Margaret Chase Smith, 1964

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In this segment, Senators Keating and Smith discuss her candidacy for president and her competitors, including Henry Cabot Lodge, the ambassador to Vietnam who was the surprise write-in winner of the New Hampshire primary. Three months into her campaign at this point, she acknowledges her challenges winning delegates but asserts her determination to stay in the race. Courtesy of University of Rochester, River Campus Libraries via Empire State Digital Network.

In 1964, Republican Senator Margaret Chase Smith of Maine became the first woman to run for a major party’s presidential nomination. Smith began her national political career in 1940, when she won the Congressional seat previously held by her husband. She served in the House of Representatives and Senate for the next thirty-three years and was the first woman to serve in both houses of Congress.

In January 1964, Smith announced that she would be a candidate in the New Hampshire and Illinois Republican primaries. In her announcement speech, she listed the reasons that others had levied as to why she should not run: that the White House was a man’s world; the odds against her were too steep; she did not have the physical stamina to run a campaign; and that she did not have the financial or political backing to succeed.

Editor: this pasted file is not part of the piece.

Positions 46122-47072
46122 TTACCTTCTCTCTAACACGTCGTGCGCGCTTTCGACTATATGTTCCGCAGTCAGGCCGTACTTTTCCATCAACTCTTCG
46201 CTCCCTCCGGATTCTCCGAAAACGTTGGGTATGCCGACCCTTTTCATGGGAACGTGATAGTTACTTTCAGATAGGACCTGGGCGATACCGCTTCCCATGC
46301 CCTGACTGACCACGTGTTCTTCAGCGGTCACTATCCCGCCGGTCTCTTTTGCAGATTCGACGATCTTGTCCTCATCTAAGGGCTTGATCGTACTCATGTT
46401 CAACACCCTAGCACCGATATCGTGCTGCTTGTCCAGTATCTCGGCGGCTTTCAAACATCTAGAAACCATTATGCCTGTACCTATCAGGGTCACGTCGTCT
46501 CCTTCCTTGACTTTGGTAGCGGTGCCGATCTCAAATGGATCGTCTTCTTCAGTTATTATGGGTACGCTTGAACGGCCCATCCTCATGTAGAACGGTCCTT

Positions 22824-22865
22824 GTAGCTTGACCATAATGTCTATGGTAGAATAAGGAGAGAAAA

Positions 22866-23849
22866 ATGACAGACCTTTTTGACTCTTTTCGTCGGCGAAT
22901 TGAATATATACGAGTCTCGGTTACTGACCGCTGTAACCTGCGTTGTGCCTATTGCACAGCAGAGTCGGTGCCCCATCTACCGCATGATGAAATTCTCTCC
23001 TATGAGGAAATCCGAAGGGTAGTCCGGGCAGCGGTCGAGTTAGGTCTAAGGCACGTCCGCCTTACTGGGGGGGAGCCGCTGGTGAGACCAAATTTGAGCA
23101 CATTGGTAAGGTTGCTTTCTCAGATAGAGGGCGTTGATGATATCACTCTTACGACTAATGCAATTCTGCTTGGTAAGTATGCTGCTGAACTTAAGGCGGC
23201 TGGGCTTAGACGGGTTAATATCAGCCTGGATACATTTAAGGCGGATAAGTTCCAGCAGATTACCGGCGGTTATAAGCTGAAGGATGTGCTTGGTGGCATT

Yet, Smith also detailed the reasons that she should run, including having more political experience than other candidates. Smith also argued that, whatever happened, she had the “oppor­tunity to break the barrier against women being serious­ly considered for the Presi­dency.” Smith received little support from the Republican establishment, but was considered by manyfrom grassroots supporters to Washington politiciansto be a serious, highly qualified candidate. In a November 1963 press conference, shortly before leaving for Dallas, Texas, President John F. Kennedy said of Smith’s candidacy, "She is a very formidable political figure."

Smith campaigned in selected states through the primaries and, though she did not win any states, earned the support of twenty-five convention delegates and became the first woman to have her name in consideration at a major party’s convention.